One resolution into elements: i.e., regarding each part of the body simply in terms of physical properties or elements.

One perception of the filthiness of food: i.e., viewing food as something repugnant and unclean — with regard to where it comes from, how it’s prepared, how it’s mixed together when it’s chewed, and where it stays in the stomach and intestines.


The Ten Kasinas for Meditation

Red KasinaThe word Kasina means a meditation object whereby the mind is concentrated. There are 10 types of Kasina. The following are how to meditate with Kasina based on Visuddhimagga or the Path of Purification.

1. The Earth Kasina (Pathavi)

The method of meditating using the Earth Kasina can be readily understood by one with previous experience from a past life. He or she might just see a farm or rice paddy field and the Learning Sign (Uggaha-nimitta) would arise easily. Those who do not have such merit must create a Kasina. There are two ways of making an Earth Element Kasina: movable and fixed in position.

Movable Kasina Continue reading

Glass of Water

glass wave sculptures by paul desomma and marsha blaker (5)
Artwork by Marsha Blaker and Paul DeSomma
Continue reading

Cinnabar Field

Upper Cinnabar Field

The Upper Cinnabar Field,
located in the region of the brain

Cinnabar Fields (Dantian)
Fabrizio Pregadio, 2014

The Cinnabar Fields, or dantian, are three loci in the human body that play a major role in breathing, meditation, and Neidan (Internal Alchemy) practices. Located in the regions of the abdomen, the heart, and the brain, but devoid of material counterparts, they establish a tripartite division of inner space that corresponds to other threefold motives in the Taoist pantheon and cosmology.

The Three Fields

The lower Cinnabar Field is the dantian proper and is the seat of essence (jing). Different sources place it at 1.3, 2, 2.4, 3, or 3.6 inches (cun) below or behind the navel, and consider it to be the same as, or closely related to, other loci in the same region of the body: the Gate of the Existence (mingmen), the Origin of the Barrier (guanyuan), and the Ocean of Breath (qihai). In the first stage of the Neidan process (“refining essence Continue reading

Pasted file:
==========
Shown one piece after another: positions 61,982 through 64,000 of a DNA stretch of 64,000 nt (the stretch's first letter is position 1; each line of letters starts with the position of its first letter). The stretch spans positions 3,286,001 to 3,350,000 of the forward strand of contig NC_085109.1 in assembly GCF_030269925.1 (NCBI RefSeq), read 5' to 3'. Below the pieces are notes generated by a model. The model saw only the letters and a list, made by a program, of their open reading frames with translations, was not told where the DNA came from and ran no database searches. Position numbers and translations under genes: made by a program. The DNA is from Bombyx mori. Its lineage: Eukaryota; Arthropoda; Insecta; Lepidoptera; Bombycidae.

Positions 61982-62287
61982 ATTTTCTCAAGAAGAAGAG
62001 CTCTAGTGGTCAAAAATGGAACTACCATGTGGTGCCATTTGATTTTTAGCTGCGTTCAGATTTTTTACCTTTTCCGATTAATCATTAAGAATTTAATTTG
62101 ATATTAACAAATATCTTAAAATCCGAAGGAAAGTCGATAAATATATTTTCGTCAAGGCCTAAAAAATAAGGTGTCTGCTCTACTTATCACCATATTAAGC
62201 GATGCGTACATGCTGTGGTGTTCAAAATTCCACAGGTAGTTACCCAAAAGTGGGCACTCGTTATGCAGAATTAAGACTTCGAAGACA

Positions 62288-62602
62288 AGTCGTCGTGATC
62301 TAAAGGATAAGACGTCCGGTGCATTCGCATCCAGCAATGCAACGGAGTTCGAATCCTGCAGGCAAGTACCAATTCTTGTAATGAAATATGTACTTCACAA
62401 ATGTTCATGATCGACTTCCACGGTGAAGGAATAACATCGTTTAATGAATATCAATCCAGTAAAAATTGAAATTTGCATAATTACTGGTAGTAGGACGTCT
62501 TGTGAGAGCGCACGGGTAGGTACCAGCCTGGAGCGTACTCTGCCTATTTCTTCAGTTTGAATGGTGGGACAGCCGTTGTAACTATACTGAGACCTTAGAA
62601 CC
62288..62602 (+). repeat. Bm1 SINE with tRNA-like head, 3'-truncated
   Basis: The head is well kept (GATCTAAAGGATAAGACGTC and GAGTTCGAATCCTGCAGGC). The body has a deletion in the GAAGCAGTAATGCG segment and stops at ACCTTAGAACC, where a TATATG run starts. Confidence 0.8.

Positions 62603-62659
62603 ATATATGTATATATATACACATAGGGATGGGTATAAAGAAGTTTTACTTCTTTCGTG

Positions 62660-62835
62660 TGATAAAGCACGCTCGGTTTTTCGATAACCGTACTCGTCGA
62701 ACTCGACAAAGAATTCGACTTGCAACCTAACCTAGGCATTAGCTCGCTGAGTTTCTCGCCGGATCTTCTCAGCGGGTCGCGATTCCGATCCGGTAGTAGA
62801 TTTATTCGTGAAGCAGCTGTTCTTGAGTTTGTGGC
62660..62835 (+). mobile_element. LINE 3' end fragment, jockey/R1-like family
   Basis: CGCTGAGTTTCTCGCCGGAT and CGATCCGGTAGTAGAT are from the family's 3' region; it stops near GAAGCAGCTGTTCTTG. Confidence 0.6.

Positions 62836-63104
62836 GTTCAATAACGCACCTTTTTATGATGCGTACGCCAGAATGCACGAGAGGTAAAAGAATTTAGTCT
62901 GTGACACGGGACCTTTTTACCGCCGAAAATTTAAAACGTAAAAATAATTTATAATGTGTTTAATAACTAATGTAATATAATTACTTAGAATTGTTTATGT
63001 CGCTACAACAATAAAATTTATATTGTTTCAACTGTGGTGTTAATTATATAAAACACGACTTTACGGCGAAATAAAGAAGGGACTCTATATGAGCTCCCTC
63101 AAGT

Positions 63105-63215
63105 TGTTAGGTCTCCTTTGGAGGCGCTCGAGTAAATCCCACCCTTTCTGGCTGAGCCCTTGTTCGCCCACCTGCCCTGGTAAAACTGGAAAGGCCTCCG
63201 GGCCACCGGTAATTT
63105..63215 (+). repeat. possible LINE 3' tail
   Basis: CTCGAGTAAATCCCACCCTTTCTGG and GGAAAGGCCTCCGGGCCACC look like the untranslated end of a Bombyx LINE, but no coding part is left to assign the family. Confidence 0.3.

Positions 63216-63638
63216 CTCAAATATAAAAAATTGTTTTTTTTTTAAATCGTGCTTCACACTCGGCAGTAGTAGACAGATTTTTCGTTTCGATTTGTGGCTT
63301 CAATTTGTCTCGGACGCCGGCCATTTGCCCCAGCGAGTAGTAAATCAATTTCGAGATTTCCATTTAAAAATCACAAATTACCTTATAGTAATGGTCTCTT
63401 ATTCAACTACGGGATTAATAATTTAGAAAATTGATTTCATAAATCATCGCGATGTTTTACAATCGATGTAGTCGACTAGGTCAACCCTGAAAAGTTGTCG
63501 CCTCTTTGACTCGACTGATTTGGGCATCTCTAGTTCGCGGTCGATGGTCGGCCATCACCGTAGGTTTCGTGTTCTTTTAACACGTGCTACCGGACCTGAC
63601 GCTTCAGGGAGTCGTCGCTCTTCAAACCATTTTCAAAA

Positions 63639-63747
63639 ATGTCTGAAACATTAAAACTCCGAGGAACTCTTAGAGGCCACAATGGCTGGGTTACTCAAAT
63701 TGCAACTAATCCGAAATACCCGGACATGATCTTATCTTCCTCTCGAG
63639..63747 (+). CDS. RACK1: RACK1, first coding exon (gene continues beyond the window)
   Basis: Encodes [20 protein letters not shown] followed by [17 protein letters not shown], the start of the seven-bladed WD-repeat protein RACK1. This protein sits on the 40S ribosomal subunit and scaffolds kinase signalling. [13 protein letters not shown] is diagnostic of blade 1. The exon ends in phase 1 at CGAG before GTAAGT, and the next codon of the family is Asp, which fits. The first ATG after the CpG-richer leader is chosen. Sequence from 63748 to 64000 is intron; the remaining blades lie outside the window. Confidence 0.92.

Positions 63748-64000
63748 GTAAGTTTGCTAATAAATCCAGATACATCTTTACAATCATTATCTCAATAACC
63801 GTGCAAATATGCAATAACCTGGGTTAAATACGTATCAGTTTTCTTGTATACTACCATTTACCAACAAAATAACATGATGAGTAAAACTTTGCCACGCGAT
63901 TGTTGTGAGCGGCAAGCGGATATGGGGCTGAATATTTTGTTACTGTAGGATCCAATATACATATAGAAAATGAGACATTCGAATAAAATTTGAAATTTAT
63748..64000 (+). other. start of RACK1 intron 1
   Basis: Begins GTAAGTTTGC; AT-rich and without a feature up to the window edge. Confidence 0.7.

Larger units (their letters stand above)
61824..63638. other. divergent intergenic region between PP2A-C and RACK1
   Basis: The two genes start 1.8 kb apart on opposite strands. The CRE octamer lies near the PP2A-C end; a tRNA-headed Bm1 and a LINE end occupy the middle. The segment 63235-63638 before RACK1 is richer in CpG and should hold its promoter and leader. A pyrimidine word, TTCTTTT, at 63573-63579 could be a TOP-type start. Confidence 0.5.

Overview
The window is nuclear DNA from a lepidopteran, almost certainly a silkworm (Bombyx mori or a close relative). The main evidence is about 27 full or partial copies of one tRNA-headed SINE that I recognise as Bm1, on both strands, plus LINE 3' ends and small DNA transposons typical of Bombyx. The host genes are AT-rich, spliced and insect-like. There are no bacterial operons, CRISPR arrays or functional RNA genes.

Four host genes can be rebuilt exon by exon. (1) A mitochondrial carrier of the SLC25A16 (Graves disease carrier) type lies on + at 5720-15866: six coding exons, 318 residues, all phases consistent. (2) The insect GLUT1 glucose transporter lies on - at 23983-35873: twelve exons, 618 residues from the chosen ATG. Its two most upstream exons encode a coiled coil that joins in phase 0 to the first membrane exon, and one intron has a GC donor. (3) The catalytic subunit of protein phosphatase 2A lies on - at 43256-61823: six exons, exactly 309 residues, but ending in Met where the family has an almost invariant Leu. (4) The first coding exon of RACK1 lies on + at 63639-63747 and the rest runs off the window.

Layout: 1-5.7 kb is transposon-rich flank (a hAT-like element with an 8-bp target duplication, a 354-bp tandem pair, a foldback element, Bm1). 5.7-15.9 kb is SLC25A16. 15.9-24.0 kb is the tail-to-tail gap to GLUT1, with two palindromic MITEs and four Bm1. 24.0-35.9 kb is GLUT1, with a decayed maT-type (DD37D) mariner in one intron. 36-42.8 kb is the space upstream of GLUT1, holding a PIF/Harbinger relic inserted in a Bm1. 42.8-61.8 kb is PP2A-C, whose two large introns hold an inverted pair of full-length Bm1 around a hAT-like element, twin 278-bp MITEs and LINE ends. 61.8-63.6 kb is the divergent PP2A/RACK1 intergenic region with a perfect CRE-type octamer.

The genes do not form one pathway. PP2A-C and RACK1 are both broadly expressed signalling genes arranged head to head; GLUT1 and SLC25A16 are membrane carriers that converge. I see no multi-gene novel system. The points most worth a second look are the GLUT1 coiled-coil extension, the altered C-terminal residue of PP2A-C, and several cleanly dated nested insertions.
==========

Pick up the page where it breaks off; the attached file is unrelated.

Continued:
Taken for A Child

The Huna “Mechanics of Telepathy and Telepathic Prayer”
from The Secret Science Behind Miracles by Max Freedom Long

A. The physical body.
B. The shadowy body pictured as slightly out of the physical body (as in astral travel etc.) but connected with the physical body by a large cord of shadowy body material. Continue reading

Three Dantians

The Taoist Approach of the Three Dantians
By Dr. Te-Hsin Lo & Master Joseph Zeisky

The Taoist approach of the Three Dantians (Elixir fields):

Quite often, when the phrase Dan (elixir) tian (field) is [used], one thinks of the lower Dantian only, an area about three inches below the naval and one inch inside, which also includes the hui yin cavity in the perineum area and the mingmen (gate of life) cavity in the lower back. These three areas/cavities connected together makes-up what is generally referred to as the lower dantian. It is where the Yuan qi resides, where life begins and the physical area that was formerly connected to the heavenly energy.

In Taoist energy arts, there is the concept of the three Dantians; the upper dantian, the middle dantian and the lower dantian. These elixir fields function on a more subtle level than the body’s more physical manifestations such as blood, lymph, muscle, tendons and bone. The Continue reading

Dan Tian

Dantian (dan t’ian, dan tien or tan t’ien) is loosely translated as “elixir field”, “sea of qi”, or simply “energy center”. Dantians are important focal points for meditative and exercise techniques such as qigong, martial arts such as t’ai chi ch’uan, and in traditional Chinese medicine.

The first detailed description of the lower Dantian is in the Laozi zhongjing 老子中經 from the 3rd century CE, it refers to the Cinnabar field where Essence and Spirit are stored, it is related to regeneration and sexual energy, menstruation and semen.

Traditionally, a dantian is considered to be a center of qi or life force energy. The dantians are important points of reference in neidan, qigong, neigong, tao yin, Taoist sexual practices, Reiki and other self-cultivation practices of exercise, breathing, and meditation, as well as in martial arts and in traditional Chinese medicine. Continue reading